Pritchett Canyon: Difficulty 8-9 (Kane Creek Road to Behind the Rocks) 6-7 (Behind the Rocks to Kane Creek Road) view 3: From town turn west at the McDonalds onto Kane Creek Road, approximately 3 miles in you will see a parking area on the left for the trail, if you get to the Harrah pass exit, you’ve gone too far. The first portion of trail is in private property and the owner asks for a $2 donation to use his land. While I know some bypass this step, the owner could just as easily close the access. Be aware there is also a barbed wire gate you need to watch for in the first 100 yards. Please leave it open or closed as you found it.

This trail has lots of tricky parts, climbs, ledges and technical junk (the first 100 yards has a 4 foot ledge). There are 7 major obstacles in the span of about 3 miles only one of which has a bypass. The degree of difficulty varies with the amount of traffic the area has seen and how many of the spots have rocks stacked in the area from previous visitors If you go all the way through it will dump you out on the “Behind the rocks*” trail.

If you ride through to Behind the Rocks you will come to a “T” intersection. Turning left will continue to the technical side of “Behind the rocks” and you’ll find a handful of nice tough spots, turning right at the intersection will put you on the easy route to the highway, mostly graded road. The large red rock is called Prostitute Butte (yes it’s real name) and has three arches in it. This is a good camp area if it is available (open primitive camping). Following the road to the northeast will place you on Hwy 191 10 miles south of town. Turn left to go to Moab, Right to get to Kane Creek or the Hole in the Rock Store.

I have only ridden this trail the ”hard way” from Kane Creek Road through Pritchett Cyn. to Behind the Rocks, down the highway to Kane Creek and back to the start point. If you were to ride it the opposite direction the difficulty level drops some as all but two of the tough spots are now down hill instead of up hill. If you plan to go this direction, follow the signs on Behind the Rocks trail marked “Pritchett Arch”

Moab Rim: Difficulty 9 view 8 Moab Rim is located on Kane Creek Road (turn west at the McDonalds in town) and follow the road back next to the river. The parking area is about 1-2 miles in or so. There is a large sign that warns the Jeepers that this is a 5+ trail and that 90% of the vehicles that attempt this suffer body damage. It is very short, but intense. It goes to the top of the mesa and the trail is jeep wide. But you have a wall on one side and a 300 ft drop on the other and you’re climbing 3-4 foot steps all the way up. Pretty technical.

If you want more info let me know.

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Check out www.utahsplacestoride.net

You do need to be street legal in cayonlands, White Rim Trail, Arches.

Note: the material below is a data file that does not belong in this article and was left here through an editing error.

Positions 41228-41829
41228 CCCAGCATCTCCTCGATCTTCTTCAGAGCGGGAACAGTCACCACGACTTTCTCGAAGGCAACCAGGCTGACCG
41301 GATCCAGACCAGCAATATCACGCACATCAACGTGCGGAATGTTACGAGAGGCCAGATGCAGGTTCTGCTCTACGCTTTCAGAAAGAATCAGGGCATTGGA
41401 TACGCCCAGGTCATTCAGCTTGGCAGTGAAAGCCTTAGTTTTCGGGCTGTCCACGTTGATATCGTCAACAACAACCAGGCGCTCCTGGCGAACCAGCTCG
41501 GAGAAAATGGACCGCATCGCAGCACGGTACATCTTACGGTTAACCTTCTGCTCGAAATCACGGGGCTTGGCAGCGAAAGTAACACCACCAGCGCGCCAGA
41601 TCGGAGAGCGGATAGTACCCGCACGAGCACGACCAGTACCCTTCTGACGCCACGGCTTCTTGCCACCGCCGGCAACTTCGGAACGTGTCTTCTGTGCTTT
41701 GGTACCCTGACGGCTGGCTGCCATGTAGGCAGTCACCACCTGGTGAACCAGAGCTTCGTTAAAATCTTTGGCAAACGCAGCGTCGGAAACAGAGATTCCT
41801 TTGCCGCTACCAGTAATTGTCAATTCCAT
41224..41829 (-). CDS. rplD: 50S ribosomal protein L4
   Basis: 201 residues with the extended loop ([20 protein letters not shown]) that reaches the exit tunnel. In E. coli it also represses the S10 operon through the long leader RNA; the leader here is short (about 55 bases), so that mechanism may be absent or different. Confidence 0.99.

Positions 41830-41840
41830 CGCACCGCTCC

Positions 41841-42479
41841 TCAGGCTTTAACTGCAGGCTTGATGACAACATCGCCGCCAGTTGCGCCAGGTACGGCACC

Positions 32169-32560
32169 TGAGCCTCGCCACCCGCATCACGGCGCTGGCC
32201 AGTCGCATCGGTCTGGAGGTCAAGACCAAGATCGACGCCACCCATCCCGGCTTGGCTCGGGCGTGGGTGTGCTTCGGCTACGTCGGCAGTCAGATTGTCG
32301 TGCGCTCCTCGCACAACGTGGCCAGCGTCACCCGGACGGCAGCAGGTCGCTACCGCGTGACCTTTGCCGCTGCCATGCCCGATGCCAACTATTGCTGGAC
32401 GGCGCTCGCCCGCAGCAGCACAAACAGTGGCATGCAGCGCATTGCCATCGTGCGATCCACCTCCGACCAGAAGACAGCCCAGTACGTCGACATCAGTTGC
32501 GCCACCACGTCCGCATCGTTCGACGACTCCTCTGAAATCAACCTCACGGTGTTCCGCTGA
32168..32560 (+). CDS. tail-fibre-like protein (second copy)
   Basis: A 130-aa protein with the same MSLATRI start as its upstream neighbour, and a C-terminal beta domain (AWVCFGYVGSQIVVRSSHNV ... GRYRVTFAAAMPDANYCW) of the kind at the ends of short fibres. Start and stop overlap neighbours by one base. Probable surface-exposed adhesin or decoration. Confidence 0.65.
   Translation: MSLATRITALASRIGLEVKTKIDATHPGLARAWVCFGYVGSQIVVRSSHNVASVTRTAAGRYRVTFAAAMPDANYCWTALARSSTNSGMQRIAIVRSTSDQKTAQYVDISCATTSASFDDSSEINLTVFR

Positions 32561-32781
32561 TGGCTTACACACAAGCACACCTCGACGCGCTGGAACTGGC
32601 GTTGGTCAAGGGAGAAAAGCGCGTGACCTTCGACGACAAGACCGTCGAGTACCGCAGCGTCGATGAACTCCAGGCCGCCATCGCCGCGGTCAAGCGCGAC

Only if you are riding the road. Arches doesn't allow any off-road, so take your car and leave your bikes behind. Canyonlands has some road crossings, but mostly dirt roads and no tags needed. White Rim? Since when? It's in the middle of a desert!!

I have been going to Moab since 1993. I have never seen a ranger, I have ridden my YZ without tags through town several times, and between trails on state highways a few times with no problems. I am not promoting you to ride through town on a dirt bike and risk a ticket, but if you see some of the other vehicles cruising the road that are held together with bailing wire and no lights, you will understand my comments.

By the way.. we are going to be there the first weekend of March if anyone wants to ride.

John

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Canyonlands has some road crossings, but mostly dirt roads and no tags needed. White Rim? Since when? It's in the middle of a desert!!

Since we lost all the posts from yesterday...

Yes you do need to be plated to ride White Rim LEGALLY

White Rim is in Canyonlands National Park, even if it is in the "middle of the desert". You can get onto WR via Potash Road, but if you were to run into a ranger you can be ticketed.

If you were to go into the park via the main road, you will not be able to enter the park, they will stop you at the main entrace.

As far as not being dual sported in other areas, the local law Usually looks the other way if you are being cool riding through town, but a Ranger in the park or a State trooper on the highway may have other ideas.

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To bad your probably off by a week of me going down there (Feb 17th to about the 25th). I make my way down there from Idaho as often as I can with my bro who lives in Bountiful Utah. He goes down to Moab practically every other week as he has some friends that live in Moab. We could have shown you around. The place is awesome, you will have a blast.